This new series – which seems to be a reboot – starts with a pseudo remake of The Road Warrior best described as a sort of spiritual successor. Mad Max 2: The Road Warrior and Mad Max: Fury Road both start with Max in roughly the same place: wandering the wasteland after the tragic events of his past leave him a wounded shell of a man, uncaring about the strife of the world. Max appears to be a former police officer (of a sort) who’s left his days of pursuing justice and taking down dangerous criminals to travel aimlessly in search of food, water and gasoline.
The problem with this is that whilst Mad Max 2 had an entire movie preceding it to explain Max’s backstory, Fury Road feels like it just jumped in the middle and ran with it, giving us small hints and glimpses of the protagonist’s tragic backstory rather than properly fleshing them out. So whereas Max in the original series was far more understandable in his actions and motivations, this character is a lot vaguer, and not necessarily in a good way. It simply feels as though we don’t have enough context to fully appreciate his character arc.
Now, this is a shame, because whilst the original Mad Max definitely holds up in spite of its low budget, I really love the concept and setting of that film and would love to see a successor to it. What made that movie stand out to me was the way in which it depicted the downfall of society, rather than skipping to the post-apocalyptic setting like most films in this genre. It makes for a weird blend as we still see some semblance of societal order, even whilst motorcycle gangs and dangerous thugs wreak havoc across the Outback. The movie had leather-clad motorcycle gangs (portrayed by actual outlaw biker gangs!) fighting leather-clad (technically vinyl for all but two of the actors) police officers in a desperate and ultimately hopeless struggle to preserve justice, law and order. Nowadays, a film such as this would be very much appreciated, especially in light of recent events.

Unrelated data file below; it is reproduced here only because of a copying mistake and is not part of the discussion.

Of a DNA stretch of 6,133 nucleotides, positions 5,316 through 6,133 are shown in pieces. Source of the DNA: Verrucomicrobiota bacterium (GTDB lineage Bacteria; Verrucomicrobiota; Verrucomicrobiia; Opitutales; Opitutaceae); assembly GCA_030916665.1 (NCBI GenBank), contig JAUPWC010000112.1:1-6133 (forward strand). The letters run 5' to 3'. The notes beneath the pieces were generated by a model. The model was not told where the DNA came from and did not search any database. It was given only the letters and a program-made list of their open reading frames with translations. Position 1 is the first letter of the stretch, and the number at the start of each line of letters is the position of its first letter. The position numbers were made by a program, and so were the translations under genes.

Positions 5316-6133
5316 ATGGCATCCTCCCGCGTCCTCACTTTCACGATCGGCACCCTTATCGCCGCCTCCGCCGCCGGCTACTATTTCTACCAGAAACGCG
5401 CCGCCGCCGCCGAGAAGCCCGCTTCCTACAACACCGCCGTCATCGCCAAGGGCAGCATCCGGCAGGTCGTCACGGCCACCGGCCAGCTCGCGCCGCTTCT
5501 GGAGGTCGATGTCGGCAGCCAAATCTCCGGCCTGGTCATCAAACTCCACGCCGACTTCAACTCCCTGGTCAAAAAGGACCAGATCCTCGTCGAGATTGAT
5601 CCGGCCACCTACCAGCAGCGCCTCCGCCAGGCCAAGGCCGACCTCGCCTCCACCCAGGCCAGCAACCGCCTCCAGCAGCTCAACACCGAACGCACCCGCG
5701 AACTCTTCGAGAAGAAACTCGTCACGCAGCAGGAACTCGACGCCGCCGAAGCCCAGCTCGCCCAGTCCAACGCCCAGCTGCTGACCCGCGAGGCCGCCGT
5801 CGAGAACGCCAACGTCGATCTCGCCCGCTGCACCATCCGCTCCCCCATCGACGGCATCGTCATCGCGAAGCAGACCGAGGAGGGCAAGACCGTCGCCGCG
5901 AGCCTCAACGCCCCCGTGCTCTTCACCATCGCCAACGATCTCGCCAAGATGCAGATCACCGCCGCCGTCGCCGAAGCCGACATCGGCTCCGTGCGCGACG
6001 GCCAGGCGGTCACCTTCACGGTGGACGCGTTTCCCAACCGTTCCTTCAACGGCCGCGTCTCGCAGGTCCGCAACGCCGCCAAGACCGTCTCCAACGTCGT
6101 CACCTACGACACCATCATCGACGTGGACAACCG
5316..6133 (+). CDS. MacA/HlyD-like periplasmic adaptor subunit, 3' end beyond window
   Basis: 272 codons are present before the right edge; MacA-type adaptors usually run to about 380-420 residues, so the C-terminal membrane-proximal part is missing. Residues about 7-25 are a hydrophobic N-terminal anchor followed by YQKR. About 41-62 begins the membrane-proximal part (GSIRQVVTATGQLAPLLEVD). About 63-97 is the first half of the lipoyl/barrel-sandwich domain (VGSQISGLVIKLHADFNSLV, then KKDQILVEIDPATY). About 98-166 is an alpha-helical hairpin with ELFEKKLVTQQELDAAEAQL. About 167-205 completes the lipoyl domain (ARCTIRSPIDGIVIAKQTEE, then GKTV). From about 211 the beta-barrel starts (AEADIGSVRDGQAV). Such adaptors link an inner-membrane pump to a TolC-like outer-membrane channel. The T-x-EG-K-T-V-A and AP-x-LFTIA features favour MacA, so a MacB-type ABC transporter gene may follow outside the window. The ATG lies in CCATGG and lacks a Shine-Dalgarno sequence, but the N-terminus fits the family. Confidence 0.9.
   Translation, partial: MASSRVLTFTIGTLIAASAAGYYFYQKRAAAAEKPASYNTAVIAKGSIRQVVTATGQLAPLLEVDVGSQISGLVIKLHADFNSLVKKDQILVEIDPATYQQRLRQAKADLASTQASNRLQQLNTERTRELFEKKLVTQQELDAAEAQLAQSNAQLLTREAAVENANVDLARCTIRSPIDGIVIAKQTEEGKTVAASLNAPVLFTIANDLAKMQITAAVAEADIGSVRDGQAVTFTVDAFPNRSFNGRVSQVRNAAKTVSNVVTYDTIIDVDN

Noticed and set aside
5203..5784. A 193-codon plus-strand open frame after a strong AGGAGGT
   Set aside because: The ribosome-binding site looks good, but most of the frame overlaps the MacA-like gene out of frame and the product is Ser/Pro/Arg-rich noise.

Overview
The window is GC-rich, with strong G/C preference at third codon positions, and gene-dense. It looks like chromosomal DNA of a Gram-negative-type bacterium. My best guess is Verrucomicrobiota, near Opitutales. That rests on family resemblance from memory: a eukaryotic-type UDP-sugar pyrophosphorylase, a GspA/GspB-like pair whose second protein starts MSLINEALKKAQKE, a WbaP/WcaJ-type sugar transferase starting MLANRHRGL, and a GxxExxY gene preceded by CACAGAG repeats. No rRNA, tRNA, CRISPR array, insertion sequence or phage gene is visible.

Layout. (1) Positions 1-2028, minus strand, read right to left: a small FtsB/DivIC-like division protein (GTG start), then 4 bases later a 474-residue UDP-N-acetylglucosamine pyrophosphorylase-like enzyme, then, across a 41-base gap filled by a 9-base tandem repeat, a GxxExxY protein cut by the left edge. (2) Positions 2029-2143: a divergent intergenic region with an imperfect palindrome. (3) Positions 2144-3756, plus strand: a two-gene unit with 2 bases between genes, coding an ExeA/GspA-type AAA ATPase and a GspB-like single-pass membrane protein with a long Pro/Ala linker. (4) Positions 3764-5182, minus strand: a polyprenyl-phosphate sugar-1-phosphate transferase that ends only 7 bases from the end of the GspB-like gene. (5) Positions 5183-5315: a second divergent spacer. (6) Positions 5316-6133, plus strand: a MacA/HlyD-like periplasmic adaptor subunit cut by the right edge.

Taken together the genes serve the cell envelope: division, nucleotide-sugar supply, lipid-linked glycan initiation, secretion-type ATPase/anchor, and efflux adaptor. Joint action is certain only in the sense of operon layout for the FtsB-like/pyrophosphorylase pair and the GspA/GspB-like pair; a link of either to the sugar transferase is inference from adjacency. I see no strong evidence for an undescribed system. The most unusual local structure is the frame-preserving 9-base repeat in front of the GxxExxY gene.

Without that essential first chapter, we miss a lot of what made Max understandable as the protagonist. The new version of Max (portrayed by Tom Hardy) has some slight differences in demeanour, but the same character we know and love is still here, just with a few more rough edges. Whereas Gibson seemed to portray Rockatasnky as cold, cool and apathetic – even when killing people – Hardy’s version seems almost more grizzled and when he speaks, he practically does so in short grunts. Both are perfectly valid takes on the character, with one being slightly more psychotic and the other being more feral. They’re both interesting and they work well for the actors playing them, which is what really matters to me.
However, it’s ultimately a meaningless distinction. The only real takeaway for me is that whilst the original Max, whilst tarnished by the chaos of the dead world, was somewhat above the savages that inhabited it. In this film, Max seems far more savage on the outside, not totally unlike the brutal War Pups they fight. In both series, Max has the same basic personality and goals along with the lightning-fast reflexes and quick thinking that help him survive each encounter. Both interpretations of the stoic anti-hero are valid. I just wish that the newer version had the same level of depth the original Max had from The Road Warrior. Which is ironic, given that this movie adds more depth to just about everything else.
Right now, I’m not a huge fan of Max as a character in this movie, though he did have a great character arc (part of that, however, is my bias from having seen the original movies). Without that first chapter, we’re given an incomplete picture of the movie’s hero. Hopefully, his backstory will be expanded upon as the series continues (and it most certainly will, given this film’s rampant popularity and success right now). As Mad Max: Fury Road gets more sequels and prequels, Max and the many other characters of this film may end up being much better in retrospect. For the time being, it’s just a little rough around the edges.